Reporting bias and other biases affecting systematic reviews and meta-analyses: A methodological commentary

Abstract
Systematic reviews and meta-analyses often occupy the top of the hierarchy of evidence in support of evidence-based clinical practice. These studies commonly inform the formulation of clinical guidelines. Bias can intrude at several levels during the conduct of systematic reviews. The effect these various biases, in particular reporting bias, have on pooled estimates and review inferences are potentially significant. In this review, we describe several forms of selection and reporting biases that may occur during the conduct of a systematic review, how these biases might affect a review and what steps could help minimize their influence on review inferences. Specifically, we support calls for prospective international trial registration and open access to trial protocols as two potential solutions that may improve the methodological quality of systematic reviews and the validity of their results. © 2006 Future Drugs Ltd.
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This paper provided a tangible example of how bias can effect research. This is more clearly evident in the biological sciences than in social sciences.

Co-constructed ecosystems Week 8

ecosystem
Photo: Flickr @giveaphuk

I started my week trying to find out what exactly algorithms were. I had a vague understanding that they were part of the coding that looks for patterns and then changes functionality of certain online spaces, usually to do with shopping and social media. I’ve mostly come across them through social media feeds where influencers are usually advocating for you to turn notifications on about their posts. What surprised me when I started looking for information about how algorithms work, almost as often information on how to manipulate them popped up.

I was trying think about how algorithms may influence education and where they might fall short when I stumbled upon the amazing Joy Buolamwini. She highlighted the real consequences of how having a lack of diversity in programming can impact technology in ways we do not expect. It was evident from her experience that technology rendered her invisible by not being able to read her features. I wonder how many other invisibilities are not yet evident.

We met for our weekly Skype group and some of the bigger themes emerging from that conversation were about how algorithms are used for control and surveillance. We wondered if this might cause students from certain, ethnic, socio-economic backgrounds to be marginalised.

The TED talk on How algorithms shape our world. Was really insightful on how algorithms link. The ‘ecosystem’ metaphor Slavin used echoed Active algorithms: Sociomaterial spaces in the E-learning and digital cultures MOOC (Knox 2014).

It was in this vein I found Hack Education’s article about the Algorithmic Future of Education. Watter’s highlights how the marketization of education and how important ‘care’ is when dealing with students.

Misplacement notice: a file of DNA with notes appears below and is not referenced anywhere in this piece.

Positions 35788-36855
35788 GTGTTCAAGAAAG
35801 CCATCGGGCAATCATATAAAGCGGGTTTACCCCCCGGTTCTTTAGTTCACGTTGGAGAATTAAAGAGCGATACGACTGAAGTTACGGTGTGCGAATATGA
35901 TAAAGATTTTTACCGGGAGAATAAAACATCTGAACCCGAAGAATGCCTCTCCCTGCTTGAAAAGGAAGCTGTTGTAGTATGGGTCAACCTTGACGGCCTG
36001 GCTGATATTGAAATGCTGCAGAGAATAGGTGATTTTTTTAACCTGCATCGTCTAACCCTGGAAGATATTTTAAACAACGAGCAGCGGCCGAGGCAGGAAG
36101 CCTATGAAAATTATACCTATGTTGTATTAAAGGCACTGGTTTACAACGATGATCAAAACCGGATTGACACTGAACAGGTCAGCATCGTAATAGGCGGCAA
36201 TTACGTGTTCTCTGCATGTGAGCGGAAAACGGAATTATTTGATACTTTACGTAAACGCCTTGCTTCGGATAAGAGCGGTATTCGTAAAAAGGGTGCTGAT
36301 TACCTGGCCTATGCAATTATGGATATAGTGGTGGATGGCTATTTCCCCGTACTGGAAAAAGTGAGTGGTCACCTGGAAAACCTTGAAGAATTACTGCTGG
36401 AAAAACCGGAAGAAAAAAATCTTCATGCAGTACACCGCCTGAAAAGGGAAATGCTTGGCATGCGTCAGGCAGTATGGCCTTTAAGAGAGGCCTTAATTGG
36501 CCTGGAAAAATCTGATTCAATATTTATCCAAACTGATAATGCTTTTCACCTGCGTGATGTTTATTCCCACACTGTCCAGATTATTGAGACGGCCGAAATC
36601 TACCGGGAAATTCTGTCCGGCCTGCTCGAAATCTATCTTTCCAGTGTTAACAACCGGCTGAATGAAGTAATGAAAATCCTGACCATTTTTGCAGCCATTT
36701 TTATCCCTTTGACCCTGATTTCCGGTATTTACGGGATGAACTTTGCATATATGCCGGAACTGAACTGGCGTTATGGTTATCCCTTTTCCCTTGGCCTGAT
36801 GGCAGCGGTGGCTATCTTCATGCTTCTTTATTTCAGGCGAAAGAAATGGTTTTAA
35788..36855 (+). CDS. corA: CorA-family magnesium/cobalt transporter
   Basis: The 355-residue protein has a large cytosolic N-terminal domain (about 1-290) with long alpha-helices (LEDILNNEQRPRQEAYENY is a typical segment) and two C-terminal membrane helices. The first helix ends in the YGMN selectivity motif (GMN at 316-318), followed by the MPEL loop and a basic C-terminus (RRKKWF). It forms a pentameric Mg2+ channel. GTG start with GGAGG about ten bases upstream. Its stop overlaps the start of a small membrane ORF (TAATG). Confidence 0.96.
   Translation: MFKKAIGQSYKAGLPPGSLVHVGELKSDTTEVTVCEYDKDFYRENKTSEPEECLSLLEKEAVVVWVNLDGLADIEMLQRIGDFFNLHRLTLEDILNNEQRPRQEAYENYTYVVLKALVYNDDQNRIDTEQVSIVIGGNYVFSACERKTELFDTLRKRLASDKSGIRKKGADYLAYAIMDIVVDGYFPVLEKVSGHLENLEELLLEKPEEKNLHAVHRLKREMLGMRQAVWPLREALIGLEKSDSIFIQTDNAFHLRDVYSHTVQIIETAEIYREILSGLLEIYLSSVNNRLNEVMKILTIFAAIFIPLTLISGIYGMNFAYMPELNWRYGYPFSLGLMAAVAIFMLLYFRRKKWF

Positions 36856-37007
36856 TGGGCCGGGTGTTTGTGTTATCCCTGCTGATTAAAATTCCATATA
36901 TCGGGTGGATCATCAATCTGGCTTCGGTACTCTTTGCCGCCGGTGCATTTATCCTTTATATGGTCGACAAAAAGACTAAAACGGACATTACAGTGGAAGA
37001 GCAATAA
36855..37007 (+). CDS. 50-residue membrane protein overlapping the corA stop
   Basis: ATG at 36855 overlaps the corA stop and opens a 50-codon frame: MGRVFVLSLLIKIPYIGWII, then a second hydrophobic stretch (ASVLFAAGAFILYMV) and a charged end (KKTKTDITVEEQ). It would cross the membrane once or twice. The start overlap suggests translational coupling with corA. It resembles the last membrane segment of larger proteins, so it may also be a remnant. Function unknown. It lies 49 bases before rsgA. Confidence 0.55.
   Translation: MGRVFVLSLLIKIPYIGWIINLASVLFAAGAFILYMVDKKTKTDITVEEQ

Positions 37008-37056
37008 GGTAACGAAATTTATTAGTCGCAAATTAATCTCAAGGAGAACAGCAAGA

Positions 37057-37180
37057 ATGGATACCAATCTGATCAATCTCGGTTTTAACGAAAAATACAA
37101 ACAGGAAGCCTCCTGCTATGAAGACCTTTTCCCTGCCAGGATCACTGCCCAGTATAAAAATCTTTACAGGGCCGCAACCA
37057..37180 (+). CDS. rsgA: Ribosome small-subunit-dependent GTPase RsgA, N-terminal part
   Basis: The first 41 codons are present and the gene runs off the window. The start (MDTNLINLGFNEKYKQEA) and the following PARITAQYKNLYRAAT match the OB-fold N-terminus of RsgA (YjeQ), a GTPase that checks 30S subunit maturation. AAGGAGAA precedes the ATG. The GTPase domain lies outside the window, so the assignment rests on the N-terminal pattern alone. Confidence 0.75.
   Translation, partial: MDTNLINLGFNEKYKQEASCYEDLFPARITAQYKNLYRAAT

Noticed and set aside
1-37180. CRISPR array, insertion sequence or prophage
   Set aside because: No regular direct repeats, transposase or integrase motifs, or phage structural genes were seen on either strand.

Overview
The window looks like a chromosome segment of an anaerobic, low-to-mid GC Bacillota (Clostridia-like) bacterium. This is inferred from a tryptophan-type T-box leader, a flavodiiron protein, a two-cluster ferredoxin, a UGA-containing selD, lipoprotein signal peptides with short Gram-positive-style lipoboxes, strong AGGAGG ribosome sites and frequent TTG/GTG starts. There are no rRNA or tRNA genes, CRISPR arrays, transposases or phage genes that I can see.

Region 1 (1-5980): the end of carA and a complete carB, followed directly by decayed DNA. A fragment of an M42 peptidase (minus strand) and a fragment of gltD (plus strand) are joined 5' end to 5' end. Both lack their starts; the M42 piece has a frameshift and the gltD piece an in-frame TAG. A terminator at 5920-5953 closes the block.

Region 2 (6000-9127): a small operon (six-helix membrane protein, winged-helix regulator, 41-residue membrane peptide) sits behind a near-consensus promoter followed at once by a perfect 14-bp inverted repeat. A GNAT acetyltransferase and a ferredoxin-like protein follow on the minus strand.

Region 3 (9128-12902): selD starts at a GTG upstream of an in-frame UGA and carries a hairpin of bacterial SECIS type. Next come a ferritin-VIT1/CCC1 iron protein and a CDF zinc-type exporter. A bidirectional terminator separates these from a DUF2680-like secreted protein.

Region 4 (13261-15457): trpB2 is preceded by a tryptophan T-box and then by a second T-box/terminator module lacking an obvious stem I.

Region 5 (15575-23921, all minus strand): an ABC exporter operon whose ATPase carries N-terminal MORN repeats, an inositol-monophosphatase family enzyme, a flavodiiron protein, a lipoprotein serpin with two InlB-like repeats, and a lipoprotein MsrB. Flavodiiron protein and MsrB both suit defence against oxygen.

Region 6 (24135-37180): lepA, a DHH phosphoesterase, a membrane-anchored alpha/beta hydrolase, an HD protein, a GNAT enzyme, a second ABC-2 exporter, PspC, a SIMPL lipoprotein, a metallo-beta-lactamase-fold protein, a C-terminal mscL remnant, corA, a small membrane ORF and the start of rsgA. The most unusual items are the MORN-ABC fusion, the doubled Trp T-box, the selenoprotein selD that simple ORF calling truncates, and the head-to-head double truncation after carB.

I rounded the week off working with Stuart by comparing how algorithms work in different online spaces.


Knox, J. 2015. Algorithmic Cultures. Excerpt from Critical Education and Digital Cultures. In Encyclopedia of Educational Philosophy and Theory. M. A. Peters (ed.). DOI 10.1007/978-981-287-532-7_124-1

The Algorithmic Future of Education

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This article highlights the problems encountered with teaching methodology based on technological instrumentalism.

It also draws attention to the marketisation of education and how much money is now being spent in venture capital investment in education.

Another aspect it looks at is how a utopian view of technology, like students being able to have their own private tutor in a machine, overlooks the human/emotional side that is so strongly accompanies real student-teacher interaction.

How algorithms shape our world

We live in a world run by algorithms, computer programs that make decisions or solve problems for us. In this riveting, funny talk, Kevin Slavin shows how modern algorithms determine stock prices, espionage tactics, even the movies you watch. But, he asks: If we depend on complex algorithms to manage our daily decisions — when do we start to lose control?

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I thought this TED talk was interesting as Slavin indicates that the way humans and algorithms interact is an ‘ecosystem’, a complex interconnected system when one facet cannot survive in the same way without the others. This supports the idea that ‘spaces…cannot be entirely controlled by teachers, students, or the authors of the software’ Knox (2014).


References

Knox, J. K. (2014). Active algorithms: sociomaterial spaces in the E-learning and Digital Cultures MOOC. Campus Virtuales, 3(1): 42-55.

Pinned to Technology on Pinterest

Just Pinned to Technology: What are algorithms? (Infographic): http://ift.tt/1XjFBFc http://ift.tt/2mWSfPw
I’m trying to understand how algorithms work, how they came into existence and how they will be relevant to the future of education.

I thought I would pin an item from Pinterest into my feed because while browsing for my content there were quite a few articles from users who were very unhappy about the algorithmic changes Pinterest made to the way pinners interact with their audience and other pinners.

Below is an article that talks about how you can outsmart the Pinterest algorithm.

Another blog on how Pinterest algorithm changes and how they affect users.